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BMC Public Health. 2018 Dec 13;18(Suppl 4):1316. doi: 10.1186/s12889-018-6190-2.

Transboundary nomadic population movement: a potential for import-export of poliovirus.

Author information

1
World Health Organization, Country Representative Office, Abuja, Nigeria. bawasa@who.int.
2
World Health Organization, Bauchi State Office, Bauchi, Nigeria.
3
Federal Ministry of Agriculture, Abuja, Nigeria.
4
World Health Organization, Country Representative Office, Abuja, Nigeria.
5
World Health Organization, Intercountry Support Team, Harare, Zimbabwe.
6
Bauchi state Primary Health Care Development Agency, Bauchi, Nigeria.
7
Global Public Health Solutions, Atlanta, GA, USA.
8
National Primary Health Care Development Agency, Abuja, Nigeria.

Abstract

BACKGROUND:

Nomadic populations have a considerably higher risk of contracting a number of diseases but, despite the magnitude of the public health risks involved, they are mostly underserved with few health policies or plans to target them. Nomadic population movements are shown to be a niche for the transmission of diseases, including poliomyelitis. The nomadic routes traverse the northern states of Nigeria to other countries in the Lake Chad subregion. As part of the February 2016 polio supplemental immunization activity (SIA) plans in Bauchi state, a review of nomadic routes and populations identified a nomadic population who originated from outside the international borders of Nigeria. This study describes the engagement process for a transboundary nomadic population and the interventions provided to improve population immunity among them while traversing through Nigeria.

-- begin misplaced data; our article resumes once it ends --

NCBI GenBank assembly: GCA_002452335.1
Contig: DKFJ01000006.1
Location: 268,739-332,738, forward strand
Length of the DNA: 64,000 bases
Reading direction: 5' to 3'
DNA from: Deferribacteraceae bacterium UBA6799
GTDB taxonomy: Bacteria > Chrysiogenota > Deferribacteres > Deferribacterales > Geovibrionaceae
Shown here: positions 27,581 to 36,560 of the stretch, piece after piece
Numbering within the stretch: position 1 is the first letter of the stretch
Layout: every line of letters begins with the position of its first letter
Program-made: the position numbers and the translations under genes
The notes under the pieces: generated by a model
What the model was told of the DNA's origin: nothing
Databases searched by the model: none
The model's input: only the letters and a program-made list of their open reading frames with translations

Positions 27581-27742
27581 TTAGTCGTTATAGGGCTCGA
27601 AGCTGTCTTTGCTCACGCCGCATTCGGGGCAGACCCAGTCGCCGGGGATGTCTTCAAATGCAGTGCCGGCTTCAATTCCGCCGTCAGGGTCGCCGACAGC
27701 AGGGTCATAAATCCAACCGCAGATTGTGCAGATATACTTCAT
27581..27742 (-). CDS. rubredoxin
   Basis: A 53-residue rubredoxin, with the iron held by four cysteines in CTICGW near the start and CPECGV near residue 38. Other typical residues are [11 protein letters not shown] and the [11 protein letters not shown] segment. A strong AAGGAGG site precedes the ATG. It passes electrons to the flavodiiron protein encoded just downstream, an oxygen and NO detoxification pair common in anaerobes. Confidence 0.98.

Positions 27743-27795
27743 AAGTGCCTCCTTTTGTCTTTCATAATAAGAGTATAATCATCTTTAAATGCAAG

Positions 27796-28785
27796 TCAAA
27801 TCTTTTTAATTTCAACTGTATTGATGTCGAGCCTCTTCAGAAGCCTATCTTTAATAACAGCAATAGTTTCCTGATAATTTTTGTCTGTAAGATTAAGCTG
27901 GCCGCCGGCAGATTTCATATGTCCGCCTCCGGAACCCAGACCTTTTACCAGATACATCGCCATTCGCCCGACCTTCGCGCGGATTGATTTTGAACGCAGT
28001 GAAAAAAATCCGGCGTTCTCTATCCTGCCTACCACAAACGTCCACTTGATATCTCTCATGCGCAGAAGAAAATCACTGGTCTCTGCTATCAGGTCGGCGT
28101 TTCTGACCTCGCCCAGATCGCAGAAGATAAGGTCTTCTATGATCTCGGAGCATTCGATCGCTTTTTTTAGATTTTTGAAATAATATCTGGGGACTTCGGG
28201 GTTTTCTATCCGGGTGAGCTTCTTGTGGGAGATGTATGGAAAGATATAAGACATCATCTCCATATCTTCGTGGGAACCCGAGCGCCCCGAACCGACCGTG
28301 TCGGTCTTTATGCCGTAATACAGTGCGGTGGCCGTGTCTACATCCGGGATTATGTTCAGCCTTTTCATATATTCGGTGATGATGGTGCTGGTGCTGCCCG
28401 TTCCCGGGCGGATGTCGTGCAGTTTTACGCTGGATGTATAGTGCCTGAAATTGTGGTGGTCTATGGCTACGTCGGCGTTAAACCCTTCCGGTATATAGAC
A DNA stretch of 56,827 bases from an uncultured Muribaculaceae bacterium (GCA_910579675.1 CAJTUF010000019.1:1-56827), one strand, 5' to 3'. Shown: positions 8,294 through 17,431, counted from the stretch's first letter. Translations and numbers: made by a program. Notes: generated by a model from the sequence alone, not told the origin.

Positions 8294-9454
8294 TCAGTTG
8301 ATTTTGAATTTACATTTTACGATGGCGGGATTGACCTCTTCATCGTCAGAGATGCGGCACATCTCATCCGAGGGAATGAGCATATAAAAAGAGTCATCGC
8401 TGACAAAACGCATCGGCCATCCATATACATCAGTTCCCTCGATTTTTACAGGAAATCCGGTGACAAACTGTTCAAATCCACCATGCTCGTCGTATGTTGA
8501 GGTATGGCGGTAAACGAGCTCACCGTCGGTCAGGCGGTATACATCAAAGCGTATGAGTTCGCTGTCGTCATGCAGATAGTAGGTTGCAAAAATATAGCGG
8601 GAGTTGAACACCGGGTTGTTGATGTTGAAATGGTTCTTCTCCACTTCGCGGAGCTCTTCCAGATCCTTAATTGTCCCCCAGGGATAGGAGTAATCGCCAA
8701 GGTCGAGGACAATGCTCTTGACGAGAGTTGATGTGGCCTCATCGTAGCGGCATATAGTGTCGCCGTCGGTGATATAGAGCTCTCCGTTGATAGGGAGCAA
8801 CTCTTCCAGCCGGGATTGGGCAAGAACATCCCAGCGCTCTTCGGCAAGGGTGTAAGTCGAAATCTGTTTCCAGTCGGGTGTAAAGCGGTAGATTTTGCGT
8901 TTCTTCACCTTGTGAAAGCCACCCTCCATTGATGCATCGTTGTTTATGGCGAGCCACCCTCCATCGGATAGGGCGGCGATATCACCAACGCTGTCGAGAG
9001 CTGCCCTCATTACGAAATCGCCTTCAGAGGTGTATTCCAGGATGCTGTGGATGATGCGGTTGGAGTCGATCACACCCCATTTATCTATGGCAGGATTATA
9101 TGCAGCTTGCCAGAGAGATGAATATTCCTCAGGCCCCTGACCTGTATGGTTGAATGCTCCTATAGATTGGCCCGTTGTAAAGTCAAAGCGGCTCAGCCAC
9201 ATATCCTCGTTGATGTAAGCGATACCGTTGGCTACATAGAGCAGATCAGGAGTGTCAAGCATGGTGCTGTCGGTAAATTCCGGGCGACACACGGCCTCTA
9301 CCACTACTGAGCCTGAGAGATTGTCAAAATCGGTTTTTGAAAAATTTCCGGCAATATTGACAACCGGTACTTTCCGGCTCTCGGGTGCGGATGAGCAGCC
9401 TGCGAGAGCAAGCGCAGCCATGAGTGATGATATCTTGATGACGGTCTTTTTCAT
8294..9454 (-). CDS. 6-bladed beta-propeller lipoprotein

METHODS:

This was an intervention study which involved a cross-sectional mixed-method (quantitative and qualitative) survey. Information was collected on the nomadic pastoralists entry and exit points, resting points, and health-seeking behavior using key informant interviews and semistructured questionnaire. Transit vaccination teams targeted the groups with oral polio vaccines (OPVs) and other routine antigens along identified routes during the months of February to April 2016. Mobile health teams provided immunization and other child and maternal health survival interventions.

RESULTS:

A total of 2015 children aged under 5 years were vaccinated with OPV, of which 264 (13.1%) were zero-dose during the February 2016 SIAs while, in the March immunization plus days (IPDs), 1864 were immunized of which 211 (11.0%) were zero-dose. A total of 296 children aged under 1 year old were given the first dose of pentavalent vaccine (penta 1), while 119 received the third dose (penta 3), giving a dropout rate of 59.8%.

CONCLUSIONS:

Nomadic pastoralists move across international borders and there is a need for transboundary policies among the countries in the Lake Chad region to improve population immunity and disease surveillance through a holistic approach using the One-health concept.

KEYWORDS:

Nomadic population; One-health; Poliomyelitis; Transboundary

PMID:
30541502
PMCID:
PMC6292162
DOI:
10.1186/s12889-018-6190-2
[Indexed for MEDLINE]
Free PMC Article

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